and the occurrence of natural quartz is de- 

(1183) Significance of variation in the high-low rived from comparison of occurrences for 

inversion of quartz. M. L. Keith and which approximate formation temperatures 

O. F. Tuttle. Amer. Jour. Sci, Bowen can De inferred. For example, quartz from 

Volume (vol. 250-A), pp. 203-280 (1952). rhyoliteS) where the presence o£ g l ass indi . 

The high-low quartz inversion of some 250 cates high temperature, inverts at lower tem- 

quartz specimens has been studied by a dif- peratures than quartz from veins or from 

ferential thermal method. The method does cavities in limestone, where geologic evidence 

not permit determining the exact temperature indicates a lower temperature of formation, 

at which the inversion would take place un- There are, however, numerous exceptions 

der equilibrium conditions, but the measured to this relationship, and the temperature dif- 

temperature is probably not greatly different ferences in the inversion can generally be 

from the equilibrium value. The difference taken to indicate only that the quartz is in 

between the inversion temperatures of various some way different. In other words, the in- 

quartz specimens can, however, be deter- version can in most cases be used only as a 

mined to within ±o.i° C when the heat ab- "fingerprint" method of comparing quartz 

sorption is rapid (approximately 90 per cent from various sources and for the study of zon- 

of all specimens studied). ing within rock bodies; in these applications 

Differences between the inversion tempera- it has proved to be potentially useful. A large 

tures of natural quartz samples vary over a proportion of the present report is a prelimi- 

range of 38 ° C, and the inversion of synthetic nary "fingerprinting" of quartz from various 

quartz varies over a range of 160 C. Over rock types. 
95 per cent of all natural specimens examined, 

however, invert on heating within a range (1184) Japanese twins of quartz. S. Kozu. 

of 2.5 ° C. Amer. Jour. Sci., Bowen Volume (vol. 

Variations found in the inversion tempera- 2 5°-A), pp. 281-292 (1952). 

ture are believed to be the result of solid solu- The possible types of quartz twins which 

tion of small amounts of ions other than Si 4+ incorporate the "Japanese twin" law are enu-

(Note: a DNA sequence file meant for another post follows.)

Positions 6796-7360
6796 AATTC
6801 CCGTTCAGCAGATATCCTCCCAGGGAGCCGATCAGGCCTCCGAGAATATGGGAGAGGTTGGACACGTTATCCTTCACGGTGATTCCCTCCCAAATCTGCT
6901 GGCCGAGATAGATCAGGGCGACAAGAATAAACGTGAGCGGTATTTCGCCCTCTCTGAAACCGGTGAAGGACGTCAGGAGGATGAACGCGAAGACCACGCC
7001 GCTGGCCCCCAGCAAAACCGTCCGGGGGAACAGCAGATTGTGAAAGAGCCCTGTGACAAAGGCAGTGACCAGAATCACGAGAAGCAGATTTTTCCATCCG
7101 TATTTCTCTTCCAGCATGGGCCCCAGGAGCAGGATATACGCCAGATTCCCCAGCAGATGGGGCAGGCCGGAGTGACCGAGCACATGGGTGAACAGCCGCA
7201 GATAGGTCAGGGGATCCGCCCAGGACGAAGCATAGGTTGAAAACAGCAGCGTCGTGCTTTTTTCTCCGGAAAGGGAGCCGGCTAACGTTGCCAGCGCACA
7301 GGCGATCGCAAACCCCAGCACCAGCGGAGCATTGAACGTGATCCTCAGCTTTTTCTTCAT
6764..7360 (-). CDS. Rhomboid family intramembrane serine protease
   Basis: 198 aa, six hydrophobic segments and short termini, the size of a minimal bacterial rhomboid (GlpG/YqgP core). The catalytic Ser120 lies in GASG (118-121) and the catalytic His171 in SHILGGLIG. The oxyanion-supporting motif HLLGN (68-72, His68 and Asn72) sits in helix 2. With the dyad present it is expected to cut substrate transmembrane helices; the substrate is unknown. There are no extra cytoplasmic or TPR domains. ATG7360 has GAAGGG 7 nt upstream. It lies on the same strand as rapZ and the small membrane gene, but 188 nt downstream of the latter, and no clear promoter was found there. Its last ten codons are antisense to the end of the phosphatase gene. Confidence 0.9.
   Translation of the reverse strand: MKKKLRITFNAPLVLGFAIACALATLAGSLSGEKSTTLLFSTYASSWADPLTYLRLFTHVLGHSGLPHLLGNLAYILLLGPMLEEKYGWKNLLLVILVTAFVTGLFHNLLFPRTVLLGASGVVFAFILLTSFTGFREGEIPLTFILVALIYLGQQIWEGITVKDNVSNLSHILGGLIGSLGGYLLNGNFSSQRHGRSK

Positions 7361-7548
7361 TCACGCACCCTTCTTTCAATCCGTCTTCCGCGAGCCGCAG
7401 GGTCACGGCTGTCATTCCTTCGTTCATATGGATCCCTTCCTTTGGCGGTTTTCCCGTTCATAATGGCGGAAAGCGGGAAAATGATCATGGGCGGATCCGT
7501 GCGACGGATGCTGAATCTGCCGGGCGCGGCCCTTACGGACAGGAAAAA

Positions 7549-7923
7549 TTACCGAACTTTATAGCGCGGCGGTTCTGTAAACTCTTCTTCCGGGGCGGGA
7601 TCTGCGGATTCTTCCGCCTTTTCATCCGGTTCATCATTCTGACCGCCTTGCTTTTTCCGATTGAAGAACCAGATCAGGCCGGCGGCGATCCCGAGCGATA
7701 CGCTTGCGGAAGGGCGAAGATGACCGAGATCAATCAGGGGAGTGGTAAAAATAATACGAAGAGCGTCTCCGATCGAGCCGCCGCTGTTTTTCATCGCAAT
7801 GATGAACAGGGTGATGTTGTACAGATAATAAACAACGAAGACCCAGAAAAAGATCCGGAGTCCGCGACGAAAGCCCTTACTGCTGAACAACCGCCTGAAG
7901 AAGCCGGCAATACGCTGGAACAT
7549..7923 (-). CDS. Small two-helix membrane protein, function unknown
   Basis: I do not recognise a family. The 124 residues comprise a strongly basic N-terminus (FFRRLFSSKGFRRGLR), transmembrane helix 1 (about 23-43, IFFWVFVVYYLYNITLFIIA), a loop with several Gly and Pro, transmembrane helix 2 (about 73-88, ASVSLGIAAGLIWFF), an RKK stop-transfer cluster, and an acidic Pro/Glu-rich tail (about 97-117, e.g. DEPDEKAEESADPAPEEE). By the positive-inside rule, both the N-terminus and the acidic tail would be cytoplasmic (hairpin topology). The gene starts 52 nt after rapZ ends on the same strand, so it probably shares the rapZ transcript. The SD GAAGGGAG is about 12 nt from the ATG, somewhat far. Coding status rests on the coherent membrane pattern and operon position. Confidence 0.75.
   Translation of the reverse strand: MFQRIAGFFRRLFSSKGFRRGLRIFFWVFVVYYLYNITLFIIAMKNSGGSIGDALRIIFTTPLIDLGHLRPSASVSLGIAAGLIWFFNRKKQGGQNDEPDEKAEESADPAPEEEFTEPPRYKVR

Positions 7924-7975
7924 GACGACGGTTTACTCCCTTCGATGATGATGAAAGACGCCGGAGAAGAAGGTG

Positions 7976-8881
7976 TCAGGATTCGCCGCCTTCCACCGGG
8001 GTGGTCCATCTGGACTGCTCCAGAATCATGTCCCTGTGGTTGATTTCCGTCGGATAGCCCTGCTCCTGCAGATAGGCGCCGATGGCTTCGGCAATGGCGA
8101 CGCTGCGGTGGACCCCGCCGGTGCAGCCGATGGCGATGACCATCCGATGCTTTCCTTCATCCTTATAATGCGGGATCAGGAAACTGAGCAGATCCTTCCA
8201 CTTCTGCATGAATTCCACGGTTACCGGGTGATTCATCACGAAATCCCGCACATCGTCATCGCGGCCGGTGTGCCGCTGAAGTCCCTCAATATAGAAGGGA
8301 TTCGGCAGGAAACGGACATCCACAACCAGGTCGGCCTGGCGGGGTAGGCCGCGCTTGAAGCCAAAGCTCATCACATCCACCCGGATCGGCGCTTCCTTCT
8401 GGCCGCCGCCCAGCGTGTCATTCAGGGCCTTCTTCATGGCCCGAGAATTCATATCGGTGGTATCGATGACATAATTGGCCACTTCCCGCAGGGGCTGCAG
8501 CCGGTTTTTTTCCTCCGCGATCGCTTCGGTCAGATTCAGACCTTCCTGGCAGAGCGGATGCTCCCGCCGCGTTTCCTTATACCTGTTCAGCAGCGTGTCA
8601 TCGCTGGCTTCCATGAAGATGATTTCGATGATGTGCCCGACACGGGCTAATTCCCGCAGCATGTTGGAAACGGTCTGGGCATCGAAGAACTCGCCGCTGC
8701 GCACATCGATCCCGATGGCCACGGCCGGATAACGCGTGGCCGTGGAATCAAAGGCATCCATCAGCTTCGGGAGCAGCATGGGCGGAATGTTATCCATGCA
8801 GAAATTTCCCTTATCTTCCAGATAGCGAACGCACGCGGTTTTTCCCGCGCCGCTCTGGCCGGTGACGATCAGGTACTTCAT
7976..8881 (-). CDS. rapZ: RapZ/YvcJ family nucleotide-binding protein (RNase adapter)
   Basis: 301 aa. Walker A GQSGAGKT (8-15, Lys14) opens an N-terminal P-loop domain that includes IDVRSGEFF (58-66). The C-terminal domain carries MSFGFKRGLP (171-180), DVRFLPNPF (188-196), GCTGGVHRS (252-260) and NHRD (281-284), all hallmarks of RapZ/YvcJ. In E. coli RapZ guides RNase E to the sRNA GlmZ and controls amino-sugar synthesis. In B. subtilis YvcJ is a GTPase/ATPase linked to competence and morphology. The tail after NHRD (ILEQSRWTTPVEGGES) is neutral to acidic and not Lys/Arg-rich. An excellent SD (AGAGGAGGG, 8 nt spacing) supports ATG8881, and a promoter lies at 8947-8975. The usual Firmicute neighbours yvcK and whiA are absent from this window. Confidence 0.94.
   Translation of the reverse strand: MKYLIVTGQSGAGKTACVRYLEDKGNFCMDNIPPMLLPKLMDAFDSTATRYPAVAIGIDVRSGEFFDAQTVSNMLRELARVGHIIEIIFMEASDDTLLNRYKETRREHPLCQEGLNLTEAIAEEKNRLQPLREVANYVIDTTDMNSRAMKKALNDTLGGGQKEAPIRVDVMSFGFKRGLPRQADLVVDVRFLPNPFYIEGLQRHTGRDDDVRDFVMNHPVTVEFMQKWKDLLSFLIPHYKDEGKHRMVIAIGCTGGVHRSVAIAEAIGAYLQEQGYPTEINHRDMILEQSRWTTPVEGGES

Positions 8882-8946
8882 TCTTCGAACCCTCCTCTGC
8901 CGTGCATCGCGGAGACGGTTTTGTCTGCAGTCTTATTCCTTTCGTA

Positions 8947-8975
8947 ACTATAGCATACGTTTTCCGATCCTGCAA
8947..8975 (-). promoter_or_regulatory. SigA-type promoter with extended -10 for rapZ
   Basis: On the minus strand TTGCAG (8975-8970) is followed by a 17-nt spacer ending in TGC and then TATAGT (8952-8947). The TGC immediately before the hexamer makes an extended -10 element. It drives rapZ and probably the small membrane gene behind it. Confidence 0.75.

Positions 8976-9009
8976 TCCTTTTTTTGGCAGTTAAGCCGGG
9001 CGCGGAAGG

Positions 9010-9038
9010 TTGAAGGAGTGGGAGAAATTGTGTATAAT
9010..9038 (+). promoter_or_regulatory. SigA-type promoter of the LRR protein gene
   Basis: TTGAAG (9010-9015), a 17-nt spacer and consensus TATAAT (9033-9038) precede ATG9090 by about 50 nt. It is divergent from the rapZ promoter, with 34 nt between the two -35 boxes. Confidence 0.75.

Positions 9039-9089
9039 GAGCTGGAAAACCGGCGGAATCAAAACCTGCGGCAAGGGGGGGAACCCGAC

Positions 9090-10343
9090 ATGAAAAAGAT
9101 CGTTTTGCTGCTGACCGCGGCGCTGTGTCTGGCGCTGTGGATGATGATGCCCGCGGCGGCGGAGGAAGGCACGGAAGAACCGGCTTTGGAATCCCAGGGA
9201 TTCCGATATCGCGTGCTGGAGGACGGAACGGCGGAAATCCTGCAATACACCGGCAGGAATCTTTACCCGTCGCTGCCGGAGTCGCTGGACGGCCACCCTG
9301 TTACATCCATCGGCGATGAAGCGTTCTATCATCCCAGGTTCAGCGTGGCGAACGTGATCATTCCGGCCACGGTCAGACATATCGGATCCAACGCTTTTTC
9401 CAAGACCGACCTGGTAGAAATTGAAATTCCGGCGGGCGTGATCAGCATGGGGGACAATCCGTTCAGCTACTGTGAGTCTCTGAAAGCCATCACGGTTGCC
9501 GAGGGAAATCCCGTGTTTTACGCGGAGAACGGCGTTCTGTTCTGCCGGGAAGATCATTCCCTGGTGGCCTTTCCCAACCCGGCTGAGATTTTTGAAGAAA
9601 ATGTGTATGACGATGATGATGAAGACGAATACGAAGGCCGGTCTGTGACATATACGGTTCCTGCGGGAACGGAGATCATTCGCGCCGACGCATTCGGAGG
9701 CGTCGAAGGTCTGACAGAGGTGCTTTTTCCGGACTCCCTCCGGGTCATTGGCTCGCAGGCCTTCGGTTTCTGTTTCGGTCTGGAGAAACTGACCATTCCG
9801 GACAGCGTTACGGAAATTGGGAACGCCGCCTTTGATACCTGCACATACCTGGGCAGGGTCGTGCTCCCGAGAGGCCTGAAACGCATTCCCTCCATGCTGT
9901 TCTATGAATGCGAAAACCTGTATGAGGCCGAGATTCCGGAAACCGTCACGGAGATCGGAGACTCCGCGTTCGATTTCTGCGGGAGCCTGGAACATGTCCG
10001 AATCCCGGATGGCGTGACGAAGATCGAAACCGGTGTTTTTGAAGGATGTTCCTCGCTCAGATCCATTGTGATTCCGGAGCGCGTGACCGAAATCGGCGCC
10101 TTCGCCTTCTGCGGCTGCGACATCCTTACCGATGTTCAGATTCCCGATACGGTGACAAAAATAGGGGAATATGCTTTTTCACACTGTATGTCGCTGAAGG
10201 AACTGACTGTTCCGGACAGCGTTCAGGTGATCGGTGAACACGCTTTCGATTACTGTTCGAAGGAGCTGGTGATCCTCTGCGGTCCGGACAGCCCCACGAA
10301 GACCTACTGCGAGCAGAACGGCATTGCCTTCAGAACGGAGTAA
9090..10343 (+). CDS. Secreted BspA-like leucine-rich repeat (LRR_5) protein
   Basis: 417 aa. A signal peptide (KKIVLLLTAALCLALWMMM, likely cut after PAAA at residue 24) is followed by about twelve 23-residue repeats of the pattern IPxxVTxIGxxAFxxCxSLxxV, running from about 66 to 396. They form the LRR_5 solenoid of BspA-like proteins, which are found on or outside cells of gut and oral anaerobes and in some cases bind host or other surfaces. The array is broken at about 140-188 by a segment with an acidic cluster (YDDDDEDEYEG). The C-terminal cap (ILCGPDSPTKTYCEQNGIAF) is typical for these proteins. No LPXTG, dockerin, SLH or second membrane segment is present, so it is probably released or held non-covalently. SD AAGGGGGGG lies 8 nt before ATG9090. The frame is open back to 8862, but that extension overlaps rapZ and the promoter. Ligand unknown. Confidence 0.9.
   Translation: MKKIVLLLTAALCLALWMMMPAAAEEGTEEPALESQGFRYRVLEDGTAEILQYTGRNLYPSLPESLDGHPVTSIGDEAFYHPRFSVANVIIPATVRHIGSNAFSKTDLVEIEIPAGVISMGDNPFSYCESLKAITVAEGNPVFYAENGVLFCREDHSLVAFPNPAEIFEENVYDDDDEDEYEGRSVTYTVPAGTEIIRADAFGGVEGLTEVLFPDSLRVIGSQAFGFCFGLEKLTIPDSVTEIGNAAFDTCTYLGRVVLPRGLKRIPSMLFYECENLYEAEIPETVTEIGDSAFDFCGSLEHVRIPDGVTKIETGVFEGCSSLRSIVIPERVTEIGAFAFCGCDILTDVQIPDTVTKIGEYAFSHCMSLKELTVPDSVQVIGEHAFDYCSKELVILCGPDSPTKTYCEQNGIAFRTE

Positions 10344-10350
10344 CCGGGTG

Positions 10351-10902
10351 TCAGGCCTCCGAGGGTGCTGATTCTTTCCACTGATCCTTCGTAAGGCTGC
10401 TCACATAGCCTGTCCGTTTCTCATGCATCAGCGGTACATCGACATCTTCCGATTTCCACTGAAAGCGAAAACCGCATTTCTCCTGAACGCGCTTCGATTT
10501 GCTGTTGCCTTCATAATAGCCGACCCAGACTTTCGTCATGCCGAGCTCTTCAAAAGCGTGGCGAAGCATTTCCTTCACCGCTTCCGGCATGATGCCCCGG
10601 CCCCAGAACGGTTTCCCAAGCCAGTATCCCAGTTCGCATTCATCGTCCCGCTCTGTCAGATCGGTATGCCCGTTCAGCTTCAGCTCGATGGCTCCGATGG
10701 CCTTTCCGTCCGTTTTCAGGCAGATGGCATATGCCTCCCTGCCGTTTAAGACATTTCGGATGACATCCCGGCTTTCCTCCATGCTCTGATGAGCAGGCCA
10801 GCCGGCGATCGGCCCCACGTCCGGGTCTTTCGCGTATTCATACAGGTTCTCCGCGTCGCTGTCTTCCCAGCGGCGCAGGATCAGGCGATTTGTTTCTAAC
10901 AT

and O 2- . This conjecture is supported by in- merated. Etching was used to determine the 



9 o 



CARNEGIE INSTITUTION OF WASHINGTON 



twin law and composition plane. Differences 
in the crystals are related to their genetic 
conditions. 

(1185) Thermochemistry of plagioclase and al- 
kali feldspars. F. C. Kracek and K. J. 
Neuvonen. Amer. Jour. Sci., Bowen Vol- 
ume (vol. 250-A), pp. 293-318 (1952). 

Employing a hydrofluoric acid solution cal- 
orimeter, previously described, measurements 
of the heats of solution (decomposition) were 
performed in 20 per cent hydrofluoric acid at 
74.7 ° C for 21 feldspar materials in the 
plagioclase and alkali feldspar series. In com- 
bination with other pertinent measurements, 
these will lead to evaluation of the heats of 
formation of the feldspars. The results pre- 
sented in this paper show that plagioclase 
feldspars in their natural state exist not as 
the simple, continuous solid-solution series 
that is found at the liquidus, but rather fall 
into three groups with dividing lines drawn 
at 30 and 65-70 mole per cent anorthite. The 
intermediate labradorite compositions appear 
to be mixtures of feldspars of the limiting 
compositions indicated. The alkali feldspars 
have thermal properties highly dependent on 
their origin and thermal history. Values of 
the latent heats of melting of albite and 
anorthite have been deduced from the ther- 
mochemical measurements. The average val- 
ues are 49.2 cal/g for albite and 64.7 cal/g 
for anorthite. The heat of inversion of low, 
natural albite to high-temperature albite is 
13 cal/g. 

(1186) The effect of temperature on the sym- 
metry of high-temperature soda-rich feld- 
spars. W. S. MacKenzie. Amer. Jour. 
Sci., Bowen Volume (vol. 250-A), pp. 
319-342 (1952). 

X-ray and optical data show that natural 
anorthoclase and synthetic soda-rich feldspars, 
triclinic at room temperature, acquire mono- 
clinic symmetry on heating. On cooling, the 
reverse process takes place. The experimental 
results suggest that there are two triclinic 
forms of synthetic high-albite and adjacent 
feldspars. The temperature at which the sym- 
metry becomes monoclinic differs in the two 



forms, and there are slight differences in the 
X-ray powder diffraction patterns at room 
temperature. 

The inversion temperatures of natural an- 
orthoclases may prove useful in geologic ther- 
mometry. 

(1187) The system H 2 0— Na 2 0— Si0 2 at 400 ° C. 
G. W. Morey and J. M. Hesselgesser. 
Amer. Jour. Sci., Bowen Volume (vol. 
250-A), pp. 343-371 (1952). 

A method and an apparatus have been de- 
vised which have made possible the analysis 
of coexisting gas and liquid phases in the 
system H 2 — Na 2 — Si0 2 at 400 ° C and at 
pressures up to 2500 bars. The isothermal 
polybaric saturation curves — both gaseous and 
liquid — of quartz, sodium disilicate, and so- 
dium metasilicate have been determined, and 
the melting pressure of Na 2 • 2Si0 2 has been 
found to be 2200 bars. The boundary curve